A number of military experts – including the defense secretary, James Mattis – have warned that a U.S. war against North Korea would be hard, incredibly destructive and bloody, with civilian casualties in the millions, and could go badly for U.S. forces. But Lt. Gen. Herbert Raymond McMaster, President Trump’s national security adviser, is apparently insistent that ‘a military strike be considered as a serious option’.
One of Gen. McMaster’s claims to fame is a Silver Star he was awarded for a tank ‘battle’ he led in the desert during the so-called Gulf War of 1991. As a young captain leading a troop with nine new Abrams M1A1 battle tanks, McMaster destroyed 28 Iraqi tanks in 23 minutes without losing any of his own or suffering any casualties.
McMaster’s exploit (later embellished with a name, the ‘Battle of 73 Easting’) was little more than a case of his having dramatically better equipment. His tanks were several generations ahead of the antique Russian-built T-72s of his Iraqi opponents. They were protected by depleted uranium armor – a dense metal virtually impenetrable by conventional tank shells, anti-tank rockets and RPGs – and carried anti-tank munitions tipped with depleted uranium penetrators, which can punch through steel armor as if it were cardboard. They then ignite a tank’s interior, exploding any ordnance inside and incinerating the crew. The Abrams main cannon also has a significantly longer range than the tanks McMaster was confronting, meaning he and his men were able to pick off the Iraqi tanks while the shells fired back at them all fell short.
McMaster also fought in the Iraq War of the following decade. In 2005, running counter-insurgency operations in Tal Afar, a northern city of 200,000 people, McMaster ordered up a massive ground assault and aerial bombardment that leveled 60 per cent of the buildings in the old city center. His experiences in Iraq raise concerns that Trump’s national security adviser may misperceive war as a one-sided affair in which an invincible U.S., with its super-powerful war machine, can smash its enemies with impunity.
I spoke to Lawrence Wilkerson, a retired army colonel who was chief of staff to Colin Powell when he was George W. Bush’s secretary of state. ‘McMaster knows very little about the [Korean] peninsula, period,’ he told me. ‘Thus far, his comments and – I must assume – his counsel to the NSC and its head, Trump, reflects that ignorance.’ Asked whether McMaster may be underestimating the risks of attacking North Korea, Wilkerson said: ‘That could be said of almost any U.S. flag officer and reinforced with any who had combat experience in Iraq in 1990-91 or 2003.’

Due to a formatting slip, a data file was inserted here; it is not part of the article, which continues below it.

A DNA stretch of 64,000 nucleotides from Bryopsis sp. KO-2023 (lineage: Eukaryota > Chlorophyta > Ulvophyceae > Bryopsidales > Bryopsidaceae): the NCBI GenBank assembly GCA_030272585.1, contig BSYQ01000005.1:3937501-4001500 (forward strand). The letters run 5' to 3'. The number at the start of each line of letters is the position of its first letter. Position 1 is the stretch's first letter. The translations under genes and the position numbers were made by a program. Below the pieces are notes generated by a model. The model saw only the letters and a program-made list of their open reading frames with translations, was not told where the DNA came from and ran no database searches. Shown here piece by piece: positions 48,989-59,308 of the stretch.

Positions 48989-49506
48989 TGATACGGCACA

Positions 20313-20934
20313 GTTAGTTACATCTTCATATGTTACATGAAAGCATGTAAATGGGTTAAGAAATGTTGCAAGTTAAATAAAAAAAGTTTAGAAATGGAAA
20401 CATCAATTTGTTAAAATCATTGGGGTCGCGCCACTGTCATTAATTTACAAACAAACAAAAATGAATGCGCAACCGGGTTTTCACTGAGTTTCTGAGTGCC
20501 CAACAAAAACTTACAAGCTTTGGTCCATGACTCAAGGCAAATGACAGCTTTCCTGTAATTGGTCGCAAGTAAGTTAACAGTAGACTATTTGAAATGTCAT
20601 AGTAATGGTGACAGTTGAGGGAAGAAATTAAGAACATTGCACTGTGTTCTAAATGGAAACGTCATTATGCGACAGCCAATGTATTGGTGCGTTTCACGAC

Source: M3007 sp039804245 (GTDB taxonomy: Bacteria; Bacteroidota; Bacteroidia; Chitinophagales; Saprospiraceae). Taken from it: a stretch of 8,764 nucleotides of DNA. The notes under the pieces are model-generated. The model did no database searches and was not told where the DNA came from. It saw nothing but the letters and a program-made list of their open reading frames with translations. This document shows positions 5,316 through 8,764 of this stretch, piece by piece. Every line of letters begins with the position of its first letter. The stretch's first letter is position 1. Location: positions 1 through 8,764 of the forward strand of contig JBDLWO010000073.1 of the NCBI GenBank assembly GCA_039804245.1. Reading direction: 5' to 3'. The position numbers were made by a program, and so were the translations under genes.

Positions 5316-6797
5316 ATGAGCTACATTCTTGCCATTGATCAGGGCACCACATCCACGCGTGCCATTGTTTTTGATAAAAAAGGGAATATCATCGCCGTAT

During the Cuban Missile Crisis, my father, a professor of electrical engineering, was doing contract research work for the U.S. Navy’s nuclear submarine program. Twelve at the time, I went with him to check out a company in town that was making and selling home fallout shelters.
It was actually a septic tank firm whose entrepreneurial owner had seen a business opportunity in the crisis, and had converted some of his big asphalt-coated steel tanks into one-room hideouts to be buried in suburban back yards and stocked with food and water for the long haul. Dad climbed down the access tube into a couple of these tanks and emerged to say that the whole idea was preposterous. I think he had visions of being stuck in a septic tank for a couple of months with my mother and their three children, all of us cooped up, frustrated and getting on one another’s nerves, and figured he’d rather be dead. (A Second World War Marine veteran, he ended up a pacifist like my mother and retired from the university to become a Jungian psychoanalyst.)
Now we are seeing a new boom in bomb shelter sales as a new generation of septic tank makers looks to capitalize on an alternative source of revenue as house-building stagnates in Trump’s America.
In 1976, as a reporter at the Santa Monica Evening Outlook, I got hold of a list of building permits for bomb shelters from the late 1950s and early 1960s and called the current owners of the properties to see what people were doing with them. One woman who answered had a Japanese accent. I asked her what she was doing with her bomb shelter. ‘What bomb shelter?’ she replied.
I explained that town records showed there was a shelter built into the corner of her basement. ‘Wait a minute,’ she said. ‘I’m going to go check.’ A few minutes later she returned to the phone, furious. ‘You are right! I am going to have that thing completely torn out!’ She had survived the bombing of Hiroshima as a child; many of her family had not. ‘Trying to survive a nuclear attack is madness!’ she told me. ‘We should not be attempting to do that. We should be letting our politicians know that we need to make nuclear war impossible!’